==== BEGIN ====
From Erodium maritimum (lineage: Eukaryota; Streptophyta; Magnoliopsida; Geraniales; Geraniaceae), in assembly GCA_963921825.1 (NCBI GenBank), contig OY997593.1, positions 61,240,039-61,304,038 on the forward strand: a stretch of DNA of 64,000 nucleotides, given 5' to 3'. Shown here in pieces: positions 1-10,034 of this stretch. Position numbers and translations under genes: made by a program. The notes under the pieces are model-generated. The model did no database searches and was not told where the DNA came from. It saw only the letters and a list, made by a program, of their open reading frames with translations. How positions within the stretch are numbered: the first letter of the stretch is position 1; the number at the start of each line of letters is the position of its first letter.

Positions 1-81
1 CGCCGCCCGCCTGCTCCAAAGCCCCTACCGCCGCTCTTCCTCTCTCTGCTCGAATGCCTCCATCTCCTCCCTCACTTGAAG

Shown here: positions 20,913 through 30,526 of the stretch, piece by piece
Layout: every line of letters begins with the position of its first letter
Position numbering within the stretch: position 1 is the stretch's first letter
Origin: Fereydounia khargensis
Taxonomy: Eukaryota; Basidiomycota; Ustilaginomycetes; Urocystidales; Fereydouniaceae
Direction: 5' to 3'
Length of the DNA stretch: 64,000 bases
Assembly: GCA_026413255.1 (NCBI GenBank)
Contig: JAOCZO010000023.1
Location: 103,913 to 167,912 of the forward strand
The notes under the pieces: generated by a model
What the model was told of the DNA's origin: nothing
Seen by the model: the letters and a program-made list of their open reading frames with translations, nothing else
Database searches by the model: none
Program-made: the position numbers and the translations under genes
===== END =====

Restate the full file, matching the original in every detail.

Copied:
From Erodium maritimum (lineage: Eukaryota; Streptophyta; Magnoliopsida; Geraniales; Geraniaceae), in assembly GCA_963921825.1 (NCBI GenBank), contig OY997593.1, positions 61,240,039-61,304,038 on the forward strand: a stretch of DNA of 64,000 nucleotides, given 5' to 3'. Shown here in pieces: positions 1-10,034 of this stretch. Position numbers and translations under genes: made by a program. The notes under the pieces are model-generated. The model did no database searches and was not told where the DNA came from. It saw only the letters and a list, made by a program, of their open reading frames with translations. How positions within the stretch are numbered: the first letter of the stretch is position 1; the number at the start of each line of letters is the position of its first letter.

Positions 1-81
1 CGCCGCCCGCCTGCTCCAAAGCCCCTACCGCCGCTCTTCCTCTCTCTGCTCGAATGCCTCCATCTCCTCCCTCACTTGAAG

Shown here: positions 20,913 through 30,526 of the stretch, piece by piece
Layout: every line of letters begins with the position of its first letter
Position numbering within the stretch: position 1 is the stretch's first letter
Origin: Fereydounia khargensis
Taxonomy: Eukaryota; Basidiomycota; Ustilaginomycetes; Urocystidales; Fereydouniaceae
Direction: 5' to 3'
Length of the DNA stretch: 64,000 bases
Assembly: GCA_026413255.1 (NCBI GenBank)
Contig: JAOCZO010000023.1
Location: 103,913 to 167,912 of the forward strand
The notes under the pieces: generated by a model
What the model was told of the DNA's origin: nothing
Seen by the model: the letters and a program-made list of their open reading frames with translations, nothing else
Database searches by the model: none
Program-made: the position numbers and the translations under genes